Discovering a Sigma SQLi Vulnerability in Explore CMS 1.0

2 min readJul 8, 2024


Hello everyone, my name is SoltnAli. Today, I want to share an exciting discovery I made while working on Explore CMS 1.0. As someone who actively researches various CVEs and shares my findings on LinkedIn through my weekly series “GO-TO CVE,” I was thrilled to uncover this vulnerability.

The Discovery Process

While examining Explore CMS 1.0, a content management system, I aimed to identify any potential security vulnerabilities. My inspiration for this research was a well-known vulnerability, CVE-2022–27412, which was an SQL Injection (SQLi) issue in this CMS. By studying this vulnerability, I understood how the original discoverer thought and identified this flaw.

Thinking Like a Developer

I decided to follow the same pattern and approach the problem from a developer’s perspective. By analyzing the method used by the original discoverer, I suspected that this pattern might be repeated elsewhere in the system. Therefore, I began examining and testing various parameters of the CMS.

Utilizing the Wayback Machine

To aid my search, I used the Wayback Machine to analyze archived versions of the target website. By querying the Wayback Machine’s CDX server API with the following URL:*&output=text&fl=original&collapse=urlkey

I uncovered various parameters that the website had used over time. This information provided me with additional targets to test for vulnerabilities.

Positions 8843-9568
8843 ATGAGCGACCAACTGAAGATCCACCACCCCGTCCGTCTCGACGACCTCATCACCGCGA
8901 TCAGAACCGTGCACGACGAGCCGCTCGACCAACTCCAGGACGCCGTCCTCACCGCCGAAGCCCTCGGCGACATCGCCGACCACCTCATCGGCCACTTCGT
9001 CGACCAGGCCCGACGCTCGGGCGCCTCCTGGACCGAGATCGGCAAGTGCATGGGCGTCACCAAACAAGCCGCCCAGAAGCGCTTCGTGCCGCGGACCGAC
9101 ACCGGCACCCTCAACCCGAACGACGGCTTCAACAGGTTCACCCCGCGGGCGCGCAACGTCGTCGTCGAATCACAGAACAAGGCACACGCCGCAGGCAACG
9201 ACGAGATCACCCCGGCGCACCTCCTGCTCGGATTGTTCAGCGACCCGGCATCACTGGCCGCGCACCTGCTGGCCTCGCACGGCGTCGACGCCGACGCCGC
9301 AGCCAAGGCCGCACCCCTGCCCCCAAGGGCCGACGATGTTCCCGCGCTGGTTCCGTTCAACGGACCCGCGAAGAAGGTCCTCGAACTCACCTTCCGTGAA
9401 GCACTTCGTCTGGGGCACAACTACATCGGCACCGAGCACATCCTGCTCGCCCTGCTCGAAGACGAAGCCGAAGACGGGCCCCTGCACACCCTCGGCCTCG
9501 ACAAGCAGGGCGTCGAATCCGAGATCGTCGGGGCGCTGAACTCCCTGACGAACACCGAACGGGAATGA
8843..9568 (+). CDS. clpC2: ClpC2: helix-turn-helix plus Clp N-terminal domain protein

Testing the Parameters

Using a virtual machine to simulate different environments and behaviors, I began testing the parameters identified through the Wayback Machine. By crafting various SQL injection payloads and injecting them into these parameters, I discovered that one of these parameters was indeed vulnerable to SQL injection after several attempts. This allowed me to manipulate database queries and potentially access sensitive information.

The Impact

This discovery highlights the importance of thorough testing across all input fields in a web application, not just the ones initially reported as vulnerable. By leveraging historical data from the Wayback Machine, I was able to identify a critical security flaw that could have been overlooked.


Finding this vulnerability was an exciting moment in my ongoing security research journey. It underscores the necessity of persistence and creativity when testing for security flaws.

If you’re interested in more of my findings and insights, feel free to follow me on social media. Your support encourages me to continue sharing valuable security research with the community.

Thank you for reading, and stay safe online!

Stay tuned for more updates and insights from the world of cybersecurity!

#CVE #sqli #bug #hackerone




Web Application Penetration Tester and Crazy to learning